“All human evil comes from a single cause, man's inability to sit still in a room“ said Blaise Pascal. “Don’t just do something. Stand there” said Clint Eastwood.
Both great men saw an important truth - that people have a huge urge to to things, regardless of reason or effect. A lovely new paper (pdf) by Christopher Hsee discusses just this.
He got some students to fill in a questionnaire and then drop it into a box, in return for which they’d get some chocolate. One box was right outside the door, the other was 15 minutes walk away: the students were also told they’d be needed to fill in another questionnaire 15 minutes later, so they weren’t free to just leave.
When told that the same chocolate was available in both locations, 32% chose the 15 minutes walk. They just fancied stretching their legs. However, when told that the chocolate was different in both places, 59% chose the walk. They said this was because they preferred the chocolate that was further away - even though a survey of them showed that the chocolate was equally attractive in both places.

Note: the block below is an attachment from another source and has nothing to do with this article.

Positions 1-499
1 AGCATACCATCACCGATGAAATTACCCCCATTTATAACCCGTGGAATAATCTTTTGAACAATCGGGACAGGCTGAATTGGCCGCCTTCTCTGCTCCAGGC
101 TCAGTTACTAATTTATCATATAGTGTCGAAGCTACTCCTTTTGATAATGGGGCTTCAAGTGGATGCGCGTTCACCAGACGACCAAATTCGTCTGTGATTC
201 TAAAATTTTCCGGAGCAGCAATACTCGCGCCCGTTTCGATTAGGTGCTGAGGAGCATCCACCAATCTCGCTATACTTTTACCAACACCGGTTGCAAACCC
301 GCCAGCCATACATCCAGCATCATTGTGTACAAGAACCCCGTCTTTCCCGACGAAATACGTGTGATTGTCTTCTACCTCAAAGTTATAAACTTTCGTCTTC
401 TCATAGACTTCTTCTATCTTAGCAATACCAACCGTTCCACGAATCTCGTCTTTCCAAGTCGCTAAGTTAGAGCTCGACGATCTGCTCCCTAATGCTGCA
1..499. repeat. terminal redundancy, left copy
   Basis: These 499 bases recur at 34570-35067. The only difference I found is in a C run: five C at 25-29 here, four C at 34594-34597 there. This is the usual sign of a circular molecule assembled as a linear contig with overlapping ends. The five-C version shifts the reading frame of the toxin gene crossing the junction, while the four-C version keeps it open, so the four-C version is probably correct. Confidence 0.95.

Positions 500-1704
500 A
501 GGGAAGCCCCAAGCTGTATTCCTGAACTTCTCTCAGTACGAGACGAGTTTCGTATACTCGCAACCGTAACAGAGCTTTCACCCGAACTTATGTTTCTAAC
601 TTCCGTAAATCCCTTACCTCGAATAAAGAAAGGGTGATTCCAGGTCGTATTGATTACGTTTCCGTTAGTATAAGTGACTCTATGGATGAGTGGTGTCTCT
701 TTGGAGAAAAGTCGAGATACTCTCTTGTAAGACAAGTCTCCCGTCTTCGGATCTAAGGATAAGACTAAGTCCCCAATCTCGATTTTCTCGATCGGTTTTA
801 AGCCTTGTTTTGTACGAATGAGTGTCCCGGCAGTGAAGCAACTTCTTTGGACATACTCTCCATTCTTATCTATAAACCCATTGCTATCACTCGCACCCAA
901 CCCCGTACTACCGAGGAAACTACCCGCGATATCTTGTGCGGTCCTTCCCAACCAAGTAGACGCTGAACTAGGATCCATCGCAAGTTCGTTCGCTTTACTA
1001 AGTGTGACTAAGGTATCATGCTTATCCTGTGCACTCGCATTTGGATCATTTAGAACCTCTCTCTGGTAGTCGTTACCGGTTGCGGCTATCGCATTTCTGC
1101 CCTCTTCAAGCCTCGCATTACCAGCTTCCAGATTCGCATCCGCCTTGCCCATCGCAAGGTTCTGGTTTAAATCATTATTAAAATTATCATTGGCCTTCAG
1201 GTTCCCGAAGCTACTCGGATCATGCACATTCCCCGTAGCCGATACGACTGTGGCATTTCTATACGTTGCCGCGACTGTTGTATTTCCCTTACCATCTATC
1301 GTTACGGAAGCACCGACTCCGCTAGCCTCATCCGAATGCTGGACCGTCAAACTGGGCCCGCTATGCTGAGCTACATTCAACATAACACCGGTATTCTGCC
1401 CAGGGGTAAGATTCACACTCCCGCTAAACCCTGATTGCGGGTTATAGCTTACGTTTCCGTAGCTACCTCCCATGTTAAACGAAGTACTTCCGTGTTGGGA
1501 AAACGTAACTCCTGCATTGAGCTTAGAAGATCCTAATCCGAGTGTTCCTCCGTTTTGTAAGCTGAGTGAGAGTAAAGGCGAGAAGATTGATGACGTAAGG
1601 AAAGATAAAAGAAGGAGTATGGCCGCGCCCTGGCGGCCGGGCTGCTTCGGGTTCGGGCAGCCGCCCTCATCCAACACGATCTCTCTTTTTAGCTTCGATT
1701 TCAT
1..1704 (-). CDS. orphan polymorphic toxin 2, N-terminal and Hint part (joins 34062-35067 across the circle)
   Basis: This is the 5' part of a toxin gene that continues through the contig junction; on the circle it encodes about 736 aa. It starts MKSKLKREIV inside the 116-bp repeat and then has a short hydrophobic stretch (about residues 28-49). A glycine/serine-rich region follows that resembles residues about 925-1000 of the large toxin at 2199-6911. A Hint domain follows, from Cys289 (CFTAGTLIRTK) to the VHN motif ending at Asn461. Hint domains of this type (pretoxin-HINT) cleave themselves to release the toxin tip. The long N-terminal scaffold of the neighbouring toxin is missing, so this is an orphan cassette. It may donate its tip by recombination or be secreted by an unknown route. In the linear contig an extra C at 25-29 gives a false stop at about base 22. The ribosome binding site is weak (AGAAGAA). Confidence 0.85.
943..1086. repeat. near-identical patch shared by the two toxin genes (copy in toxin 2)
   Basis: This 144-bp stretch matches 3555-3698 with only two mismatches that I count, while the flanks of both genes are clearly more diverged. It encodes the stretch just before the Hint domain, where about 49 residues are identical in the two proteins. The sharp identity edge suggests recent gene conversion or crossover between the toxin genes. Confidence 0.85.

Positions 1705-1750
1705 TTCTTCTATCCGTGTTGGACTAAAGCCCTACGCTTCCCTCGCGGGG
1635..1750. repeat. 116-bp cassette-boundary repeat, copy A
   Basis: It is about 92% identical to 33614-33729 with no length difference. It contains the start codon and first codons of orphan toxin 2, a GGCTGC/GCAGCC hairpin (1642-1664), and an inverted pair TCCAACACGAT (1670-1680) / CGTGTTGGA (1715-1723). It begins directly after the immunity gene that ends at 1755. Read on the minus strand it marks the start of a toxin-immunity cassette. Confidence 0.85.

What's more, those who walked said afterwards that they were much happier than those who sat still. This was also true in a separate experiment, when some students were told to walk, and others not to.
People choose to be idle if they do not have reason to be busy, but…even a specious justification can prompt them to seek busyness. In addition, people are happier when busy than when idle, even if busyness is forced upon them.
This, surely, explains a lot, for example:
1. Equity investors trade a lot, even though doing so loses money.
2. The unemployed are significantly unhappier than the employed, even controlling for incomes.
3. Bosses are forever finding themselves something to do, even though good organizations run themselves: this is one of the differences between managerialism and management.
4. Politicians - at least “progressive” ones - do more than they should, with limited success.
5. There’s widespread public hostility to the “workshy”, even though these are only a tiny minority of the unemployed, and even though it’s a good thing in utilitarian terms that some people don’t want to work.
These facts become explicable once we realize that people think that busyness is a good thing in itself, regardless of its effects.